Series: Firebird #1
Published by HarperTeen on November 3rd 2015
Genres: Sci-Fi, Young Adult
Marguerite Caine's physicist parents are known for their groundbreaking achievements. Their most astonishing invention, called the Firebird, allows users to jump into multiple universes—and promises to revolutionize science forever. But then Marguerite's father is murdered, and the killer—her parent's handsome, enigmatic assistant Paul— escapes into another dimension before the law can touch him.
Marguerite refuses to let the man who destroyed her family go free. So she races after Paul through different universes, always leaping into another version of herself. But she also meets alternate versions of the people she knows—including Paul, whose life entangles with hers in increasingly familiar ways. Before long she begins to question Paul's guilt—as well as her own heart. And soon she discovers the truth behind her father's death is far more sinister than she expected.
This is a reread and I adore it just as much the second time.
I like most fiction that deals with alternate realities or parallel dimensions in theory, never so much in practice. Perhaps it’s the part where people end up in a universe where they don’t exist, and they find out how much they’re needed in their original universe and go back feeling better about themselves. It’s boring. Thankfully, the book mostly avoids this. Because, here’s the best part: you can’t travel to a dimension where you don’t already exist.
Yessss, give me the awkward adjustment periods and lying through your teeth to save face♡ I need it.
There’s not really that much sci-fi in this sci-fi; a lot of the explanations on how the Firebirds work are dropped in the middle, and Marguerite’s explanation on how the alternate dimensions are established and why we can’t perceive them is really basic. I did like Paul’s conjecture that destiny or fate is mathematical parallels between dimensions, and I really like how it was referenced after it was first brought up as well. However, a lot of the interesting theories aren’t explored in-depth at all.
While I know it’s a flaw, I really like how quick Marguerite is to make up her mind about people. Granted, she does change her mind about them, but she’s quick to stick to what she believes until she has proof otherwise. She’s reckless, a little selfish, and unsure of her feelings for anyone outside of her family. However, she’s also very sweet. When she finds out that another dimension’s Marguerite never knew her parents she tries as much as she can to remember them to leave some kind of imprint for that dimension’s original. When she finds a new family in another dimension, she misses them immediately after leaving.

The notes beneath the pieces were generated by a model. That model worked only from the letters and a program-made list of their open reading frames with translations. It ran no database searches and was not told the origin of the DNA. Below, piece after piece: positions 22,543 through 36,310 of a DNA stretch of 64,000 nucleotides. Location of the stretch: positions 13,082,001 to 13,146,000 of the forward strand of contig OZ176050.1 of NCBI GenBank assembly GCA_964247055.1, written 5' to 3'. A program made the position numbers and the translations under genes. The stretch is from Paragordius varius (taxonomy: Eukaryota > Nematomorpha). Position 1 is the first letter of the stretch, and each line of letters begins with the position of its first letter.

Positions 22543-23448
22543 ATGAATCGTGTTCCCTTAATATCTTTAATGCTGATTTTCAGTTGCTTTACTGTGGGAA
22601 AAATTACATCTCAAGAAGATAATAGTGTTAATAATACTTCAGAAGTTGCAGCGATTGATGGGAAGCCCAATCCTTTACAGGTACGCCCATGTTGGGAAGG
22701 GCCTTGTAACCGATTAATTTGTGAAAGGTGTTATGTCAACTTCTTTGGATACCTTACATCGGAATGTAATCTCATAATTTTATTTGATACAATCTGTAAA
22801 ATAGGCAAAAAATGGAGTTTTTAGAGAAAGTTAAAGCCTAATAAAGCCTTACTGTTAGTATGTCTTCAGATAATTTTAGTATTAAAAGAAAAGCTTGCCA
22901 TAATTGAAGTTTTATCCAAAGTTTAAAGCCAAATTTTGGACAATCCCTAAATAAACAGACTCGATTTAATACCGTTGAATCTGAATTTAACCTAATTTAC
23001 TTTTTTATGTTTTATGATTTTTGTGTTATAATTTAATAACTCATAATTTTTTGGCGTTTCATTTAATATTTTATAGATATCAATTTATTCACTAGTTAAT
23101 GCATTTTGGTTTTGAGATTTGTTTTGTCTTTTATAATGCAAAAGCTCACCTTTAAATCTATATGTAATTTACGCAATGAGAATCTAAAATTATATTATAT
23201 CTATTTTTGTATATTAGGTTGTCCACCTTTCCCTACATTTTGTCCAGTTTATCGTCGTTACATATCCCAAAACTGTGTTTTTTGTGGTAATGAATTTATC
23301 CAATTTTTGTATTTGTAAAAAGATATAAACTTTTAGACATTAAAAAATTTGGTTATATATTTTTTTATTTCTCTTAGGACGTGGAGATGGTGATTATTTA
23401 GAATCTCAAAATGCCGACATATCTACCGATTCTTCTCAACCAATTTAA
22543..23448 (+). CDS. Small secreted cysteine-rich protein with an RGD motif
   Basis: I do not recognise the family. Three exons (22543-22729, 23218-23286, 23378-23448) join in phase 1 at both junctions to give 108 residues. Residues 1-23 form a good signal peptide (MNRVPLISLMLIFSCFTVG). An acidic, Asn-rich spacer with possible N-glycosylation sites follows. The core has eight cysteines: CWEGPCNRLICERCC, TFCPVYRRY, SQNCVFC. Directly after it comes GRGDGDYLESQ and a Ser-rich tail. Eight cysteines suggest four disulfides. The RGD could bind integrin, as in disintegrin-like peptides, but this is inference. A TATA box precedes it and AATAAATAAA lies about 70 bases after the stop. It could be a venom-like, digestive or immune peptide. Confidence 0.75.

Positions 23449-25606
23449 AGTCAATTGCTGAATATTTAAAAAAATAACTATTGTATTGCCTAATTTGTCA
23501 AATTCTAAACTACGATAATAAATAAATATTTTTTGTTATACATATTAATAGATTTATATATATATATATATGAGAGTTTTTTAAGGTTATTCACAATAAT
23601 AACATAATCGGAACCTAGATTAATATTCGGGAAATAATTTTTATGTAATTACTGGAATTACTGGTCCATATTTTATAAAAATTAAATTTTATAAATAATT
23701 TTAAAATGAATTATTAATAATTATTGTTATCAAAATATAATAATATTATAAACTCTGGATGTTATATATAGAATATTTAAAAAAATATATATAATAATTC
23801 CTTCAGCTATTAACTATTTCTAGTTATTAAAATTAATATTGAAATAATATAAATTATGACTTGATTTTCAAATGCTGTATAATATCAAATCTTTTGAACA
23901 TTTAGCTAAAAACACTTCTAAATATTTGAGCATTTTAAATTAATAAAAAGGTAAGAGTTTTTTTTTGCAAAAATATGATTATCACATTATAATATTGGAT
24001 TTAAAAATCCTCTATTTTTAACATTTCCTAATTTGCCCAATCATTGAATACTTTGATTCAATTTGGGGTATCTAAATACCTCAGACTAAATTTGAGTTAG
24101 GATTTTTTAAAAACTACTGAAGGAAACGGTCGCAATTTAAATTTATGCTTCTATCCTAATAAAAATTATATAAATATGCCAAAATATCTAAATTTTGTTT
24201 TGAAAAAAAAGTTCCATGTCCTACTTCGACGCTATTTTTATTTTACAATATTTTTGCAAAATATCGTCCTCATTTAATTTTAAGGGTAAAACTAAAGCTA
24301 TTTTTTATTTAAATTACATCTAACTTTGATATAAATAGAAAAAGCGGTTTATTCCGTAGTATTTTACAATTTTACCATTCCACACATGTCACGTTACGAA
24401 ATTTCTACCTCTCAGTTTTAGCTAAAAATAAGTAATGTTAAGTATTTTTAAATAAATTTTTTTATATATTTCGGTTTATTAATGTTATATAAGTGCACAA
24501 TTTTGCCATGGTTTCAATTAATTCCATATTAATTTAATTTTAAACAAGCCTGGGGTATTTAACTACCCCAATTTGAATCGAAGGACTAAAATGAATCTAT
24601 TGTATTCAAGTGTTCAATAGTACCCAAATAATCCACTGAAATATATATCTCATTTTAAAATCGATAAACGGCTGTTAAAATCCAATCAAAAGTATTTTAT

She’s a kid forcing herself to hold onto her hatred, and she has to try really damn hard.
Why can’t I do the same? Why can’t I be as hard as he is? I’m the one who has a reason, the one with a right to kill. I shouldn’t be the one who feels guilty and horrible and sick.
I really like how intelligence is treated in this novel; despite growing up with famous physicist parents, and a sister now working on her own scientific studies as well, Marguerite is more focused on her art. It’s not looked down on at all outside of Marguerite’s own insecurities about it compared to her family. Every time intelligence is brought up, she’s never called dumb, insulted, and there’s been no implication of people judging her for not being as interested in science as her family. The idea of intelligence in this novel is not limited to the sciences, and I love that everyone encourages each other in their own fields and to explore their own ideas.
Unfortunately, there is a love triangle
/square. It’s not really implemented well in parts, and the endgame relationship is really obvious. I’d actually forgotten that part of it was a thing before this read, and had to stop myself from rolling my eyes because of course no one can ever just be friends in these things. I just want a really close friendship that can be mistaken for romance, but is completely platonic. Please!
The other characters are a little like blank canvas sometimes. They are a little stereotypical, but everything we get about them is coloured by Marguerite’s perspective and she is quick to make judgements. There are bits and pieces of more on the other characters, which sometimes are hints and other times are sledgehammers, in the narrative. However, it’s very easy to imagine the other characters in the novel just being put on pause when Marguerite isn’t interacting with them; despite notes or lines about the characters doing things outside of her immediate area I just can’t see it. Maybe in the next one¯\_(ツ)_/¯
I really liked the questioning of where one dimension’s Marguerite/Paul/Theo ended and the other began. The questions of how much of one dimension is consistent across dimensions and how much is separate. There are some lovely moments about it and some not so lovely depending on the character, but it is interesting to think about.
“Every part of me,” I whisper. “Every Marguerite. We both love you, completely. Body and soul.”
Unfortunately, the ending of the book is very abrupt. It does leave a lot of room for the second book as there’s a lot left unresolved; it’s a little out of the blue though. I understand there’s a lot more to resolve, but come on, I wanted more of book one.
I do have a lot I could complain about with this novel, but it’s enjoyable and one of my favourites. I can’t bring myself to put it as anything less than four stars.